Morning, all. If you’re joining this blog for the first time, welcome aboard. For those returning, welcome back. I’ll assume you’re here because of the paper article and skip the introductions. If you haven’t read my article in the paper Arrowhead, go read it and come back. If you’re confused as to what PressCheck is, click here for the first post, where I go into what this is and why it exists. With all those formalities out of the way, let’s jump in.
My paper article was meant to expose the debate about how much we are allowed to value the art made by artists with questionable backgrounds. In other words, I asked if we’re allowed to like movies made by the celebrities accused of sexual misconduct. I couldn’t come to a conclusion, because it wasn’t an opinion article, but I did try to give both sides of the argument. Now’s the time for my take.
I want to argue that art can be separated from its artist, but I can’t argue it like that. The ability to separate art from artist is based on personal taste. How much someone associates Rosemary’s Baby with Roman Polanski isn’t up to me, so I couldn’t use it as evidence. I instead want to argue this on the grounds of the power associated with both the art and the misconduct.
It is often true that films like Annie Hall, Rosemary’s Baby, and Se7en bestow or are born of the power that artists like Woody Allen, Roman Polanski and Kevin Spacey abused in their misconduct. However, that’s where the connection between the two effectively ends. The films couldn’t control what their creators did with their newfound influence. That responsibility lies entirely with the artists themselves. Nobody can make the argument that the movies made them do what they did, so why blame the movies for their own abhorrent decisions?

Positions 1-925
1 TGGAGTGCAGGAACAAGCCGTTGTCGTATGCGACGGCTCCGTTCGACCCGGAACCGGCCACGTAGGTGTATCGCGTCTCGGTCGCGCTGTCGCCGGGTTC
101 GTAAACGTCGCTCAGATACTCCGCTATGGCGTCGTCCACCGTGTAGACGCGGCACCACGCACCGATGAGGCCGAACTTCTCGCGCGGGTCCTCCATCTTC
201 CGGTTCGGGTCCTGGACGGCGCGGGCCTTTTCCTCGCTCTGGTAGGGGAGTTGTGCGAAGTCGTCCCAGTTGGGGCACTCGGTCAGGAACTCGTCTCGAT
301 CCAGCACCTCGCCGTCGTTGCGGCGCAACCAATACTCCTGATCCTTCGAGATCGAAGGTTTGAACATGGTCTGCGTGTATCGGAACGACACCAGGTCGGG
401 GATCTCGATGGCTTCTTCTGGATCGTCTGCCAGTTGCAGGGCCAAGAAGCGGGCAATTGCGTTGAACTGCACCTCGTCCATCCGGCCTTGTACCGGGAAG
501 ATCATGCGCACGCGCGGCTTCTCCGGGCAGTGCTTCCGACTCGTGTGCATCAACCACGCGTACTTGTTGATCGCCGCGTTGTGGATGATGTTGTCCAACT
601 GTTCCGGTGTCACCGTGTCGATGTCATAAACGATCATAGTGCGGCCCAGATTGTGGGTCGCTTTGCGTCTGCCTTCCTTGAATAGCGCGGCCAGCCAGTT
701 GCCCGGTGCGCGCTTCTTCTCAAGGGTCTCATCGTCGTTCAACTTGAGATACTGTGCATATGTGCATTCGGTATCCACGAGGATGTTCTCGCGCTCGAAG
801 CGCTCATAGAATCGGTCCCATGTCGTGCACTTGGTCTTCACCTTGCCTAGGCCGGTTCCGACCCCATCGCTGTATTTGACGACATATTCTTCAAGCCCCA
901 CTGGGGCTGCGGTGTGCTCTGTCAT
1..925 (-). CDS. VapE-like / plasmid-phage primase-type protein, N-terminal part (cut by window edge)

Many would argue that supporting these works of art supports the power and system that allowed such acts to take place, but that still places too much agency on the films themselves. In terms of the actions of the artist, I can pretty confidently paraphrase Shakespeare when I say that the fault, dear Brutus readers, lies not on our screens, but in our stars.
Except I can’t. Well, not in those terms. There’s an old rule in literary analysis that you shouldn’t attribute anything you find in a piece to the author of said piece. The attribution implies that the author intended to include all the connections and layers you’re unfolding, which is impossible to prove. However, I don’t abide by this rule in my criticism. I tend to give a lot of credit to the creators of the movies I like when I’m complimenting them. Is it hypocritical of me to conflate art and artist when complimenting, but distance them when criticizing the artist?
I don’t know. All I do know is that I don’t want to see the legacies of the movies I love tarnished by the reprehensible actions of their creators. I’ll see you in the news.